Wyoming and parts of surrounding states; a Landsat-1 mosaic.
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14-10: This Nimbus image was the first remote sensing product ever worked on by the writer (NMS) when I transferred in 1970 from the planetary to the remote sensing programs at NASA Goddard Space Flight Center. Then, I took the Landsat mosaic into the field a few months after that satellite sent its first pictures in July of 1972. Just for fun, why don't you fit the Nimbus image into the Landsat mosaic - and check the answer. ANSWER

Nimbus 3 (April 14, 1969) also was the first to use atmospheric sounders extensively, with its Infrared Interferometer Spectrometer (IRIS ), operating between 6 µm and 25 µm and Satellite Infrared Spectrometer (SIRS ), sensing in the 15 µm region. Nimbus 4 (April 8, 1970) carried the Backscatter Ultraviolet (BUV ) radiometer, becoming the first metsat to measure atmospheric ozone.

Two instruments on Nimbus 5 (December 11, 1972) are of special significance. The Surface Composition Mapping Radiometer (SCMR) uses two thermal bands, 8.4-9.5 µm and 10.2-11.4 µm, to produce color-coded temperature maps, such as this image of Florida and Cuba and surrounding waters, made from the 8.8 µm channel:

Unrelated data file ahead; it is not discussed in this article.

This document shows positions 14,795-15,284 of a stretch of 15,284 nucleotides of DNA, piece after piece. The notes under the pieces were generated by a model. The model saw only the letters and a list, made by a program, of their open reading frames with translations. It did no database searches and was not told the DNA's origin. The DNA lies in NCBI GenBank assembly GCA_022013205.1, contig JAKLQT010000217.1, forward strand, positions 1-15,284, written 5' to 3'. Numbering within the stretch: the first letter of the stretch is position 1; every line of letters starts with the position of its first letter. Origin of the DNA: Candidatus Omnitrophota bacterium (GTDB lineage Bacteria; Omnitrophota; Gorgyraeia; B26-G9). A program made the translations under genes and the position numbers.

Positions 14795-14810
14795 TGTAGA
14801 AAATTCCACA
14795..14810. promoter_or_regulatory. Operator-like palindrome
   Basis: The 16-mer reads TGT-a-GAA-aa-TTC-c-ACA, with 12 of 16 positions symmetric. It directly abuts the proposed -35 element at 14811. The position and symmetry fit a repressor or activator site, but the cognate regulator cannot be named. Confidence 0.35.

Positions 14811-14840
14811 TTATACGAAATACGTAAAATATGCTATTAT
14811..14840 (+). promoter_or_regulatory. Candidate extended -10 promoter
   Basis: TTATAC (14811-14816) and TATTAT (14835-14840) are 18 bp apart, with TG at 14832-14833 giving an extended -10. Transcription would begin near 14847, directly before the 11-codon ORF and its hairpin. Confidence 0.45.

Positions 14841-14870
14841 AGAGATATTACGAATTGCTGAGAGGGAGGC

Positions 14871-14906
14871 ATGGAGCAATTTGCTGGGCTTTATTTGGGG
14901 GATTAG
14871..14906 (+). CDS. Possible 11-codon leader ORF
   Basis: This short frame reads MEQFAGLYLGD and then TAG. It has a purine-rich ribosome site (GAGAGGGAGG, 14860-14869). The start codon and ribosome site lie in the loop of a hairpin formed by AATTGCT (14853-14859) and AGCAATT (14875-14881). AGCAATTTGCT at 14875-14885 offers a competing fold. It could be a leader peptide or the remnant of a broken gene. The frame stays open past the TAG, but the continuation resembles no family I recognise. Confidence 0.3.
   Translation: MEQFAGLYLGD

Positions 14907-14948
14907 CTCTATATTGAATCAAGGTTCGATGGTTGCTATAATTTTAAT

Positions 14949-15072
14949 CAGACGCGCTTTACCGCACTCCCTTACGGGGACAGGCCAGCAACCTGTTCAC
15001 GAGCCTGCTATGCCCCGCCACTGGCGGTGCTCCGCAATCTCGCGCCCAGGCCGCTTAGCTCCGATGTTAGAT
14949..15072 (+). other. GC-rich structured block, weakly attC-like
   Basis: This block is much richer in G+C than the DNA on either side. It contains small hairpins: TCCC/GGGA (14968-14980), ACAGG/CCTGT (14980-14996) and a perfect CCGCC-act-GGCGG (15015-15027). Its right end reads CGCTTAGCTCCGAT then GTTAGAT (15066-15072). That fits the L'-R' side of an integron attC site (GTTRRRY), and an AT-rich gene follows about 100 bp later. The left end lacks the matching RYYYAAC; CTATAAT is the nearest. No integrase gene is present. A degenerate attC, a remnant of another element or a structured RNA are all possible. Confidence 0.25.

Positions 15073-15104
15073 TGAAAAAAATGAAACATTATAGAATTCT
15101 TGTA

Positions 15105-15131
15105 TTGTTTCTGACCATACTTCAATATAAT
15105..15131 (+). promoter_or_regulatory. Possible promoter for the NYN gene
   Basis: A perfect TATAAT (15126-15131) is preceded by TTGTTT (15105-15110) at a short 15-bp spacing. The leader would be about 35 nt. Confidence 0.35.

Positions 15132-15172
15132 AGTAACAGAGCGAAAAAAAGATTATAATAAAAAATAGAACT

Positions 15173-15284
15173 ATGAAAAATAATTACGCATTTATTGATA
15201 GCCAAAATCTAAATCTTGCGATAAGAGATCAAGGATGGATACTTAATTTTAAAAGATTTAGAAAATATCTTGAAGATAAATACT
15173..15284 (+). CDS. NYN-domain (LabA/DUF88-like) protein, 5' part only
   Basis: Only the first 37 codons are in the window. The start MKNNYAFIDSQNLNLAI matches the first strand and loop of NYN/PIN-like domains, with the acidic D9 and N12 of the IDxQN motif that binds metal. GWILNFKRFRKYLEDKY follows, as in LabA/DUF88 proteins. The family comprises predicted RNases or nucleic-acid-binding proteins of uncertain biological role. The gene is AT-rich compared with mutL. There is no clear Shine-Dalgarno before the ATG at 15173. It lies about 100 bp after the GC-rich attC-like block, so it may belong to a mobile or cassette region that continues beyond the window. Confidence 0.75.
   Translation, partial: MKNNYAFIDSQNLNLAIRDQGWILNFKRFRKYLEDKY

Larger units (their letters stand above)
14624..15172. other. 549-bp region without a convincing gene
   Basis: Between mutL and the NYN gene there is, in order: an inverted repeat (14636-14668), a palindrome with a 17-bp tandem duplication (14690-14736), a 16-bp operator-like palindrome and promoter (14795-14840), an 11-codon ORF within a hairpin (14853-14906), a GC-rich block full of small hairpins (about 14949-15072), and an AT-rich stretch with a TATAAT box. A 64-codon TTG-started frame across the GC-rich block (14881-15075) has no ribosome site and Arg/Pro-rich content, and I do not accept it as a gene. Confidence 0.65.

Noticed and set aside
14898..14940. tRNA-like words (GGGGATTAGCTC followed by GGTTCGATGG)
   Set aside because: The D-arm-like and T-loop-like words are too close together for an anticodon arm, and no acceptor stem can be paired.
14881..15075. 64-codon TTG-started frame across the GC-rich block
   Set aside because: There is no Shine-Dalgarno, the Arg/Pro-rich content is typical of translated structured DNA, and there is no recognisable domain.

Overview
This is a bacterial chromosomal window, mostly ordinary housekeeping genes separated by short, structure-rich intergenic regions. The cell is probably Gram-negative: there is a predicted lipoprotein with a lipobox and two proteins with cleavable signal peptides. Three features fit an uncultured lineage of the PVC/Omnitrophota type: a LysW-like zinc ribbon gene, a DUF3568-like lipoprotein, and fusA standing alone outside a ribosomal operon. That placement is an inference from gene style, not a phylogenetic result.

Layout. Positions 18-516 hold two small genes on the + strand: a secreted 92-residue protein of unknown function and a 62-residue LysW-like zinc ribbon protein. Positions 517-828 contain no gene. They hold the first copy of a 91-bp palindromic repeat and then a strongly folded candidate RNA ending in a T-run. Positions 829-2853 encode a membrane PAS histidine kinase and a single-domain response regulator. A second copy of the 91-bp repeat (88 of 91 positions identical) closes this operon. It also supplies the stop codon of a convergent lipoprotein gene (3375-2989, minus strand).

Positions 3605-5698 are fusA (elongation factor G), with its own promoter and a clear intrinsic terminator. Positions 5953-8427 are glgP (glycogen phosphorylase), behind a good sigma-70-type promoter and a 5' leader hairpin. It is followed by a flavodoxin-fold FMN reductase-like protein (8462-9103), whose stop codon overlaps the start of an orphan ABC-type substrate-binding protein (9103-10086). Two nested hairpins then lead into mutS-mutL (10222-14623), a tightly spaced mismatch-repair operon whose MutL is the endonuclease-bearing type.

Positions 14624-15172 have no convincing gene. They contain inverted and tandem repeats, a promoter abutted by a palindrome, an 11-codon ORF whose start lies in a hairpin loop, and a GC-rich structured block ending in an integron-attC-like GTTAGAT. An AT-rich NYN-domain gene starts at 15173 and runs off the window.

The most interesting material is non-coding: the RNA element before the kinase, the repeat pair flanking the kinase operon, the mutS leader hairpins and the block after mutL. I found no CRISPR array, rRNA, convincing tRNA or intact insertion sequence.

Colored Nimbus-5 SCMR image of Florida and Cuba.

Ratios of radiant temperatures measured by the two bands provide a qualitative estimate of SiO2 content of rocks and soils. This process uses the concept of "restrahlen", a German term that refers to decreased emissivity because of resonance vibrations associated with silicon-oxygen bonds in silica tetrahedra. As the silica content increases, the emissivity decreases more and also shifts as wavelengths become longer.

14-11: How might this silica shift be used practically? ANSWER

The Electronically Scanning Microwave Radiometer (ESMR ) on Nimbus-5 operated at a 19.35 GHz frequency (1.55 cm wavelength) to sense brightness temperatures of the surface and atmosphere. This instrument was capable of sensing surface ice temperatures, especially in the polar regions, as shown in this time series of maps that plot the percentage of ice cover around Antarctica on a monthly basis in 1974. The ESMR was also the first to use microwave absorption to estimate precipitation (rain rates) by quantifying increases in optical depth, which correlate to higher brightness temperatures. The ESMR on Nimbus 6 (June 12, 1975) was set at 37 GHz (0.81 cm).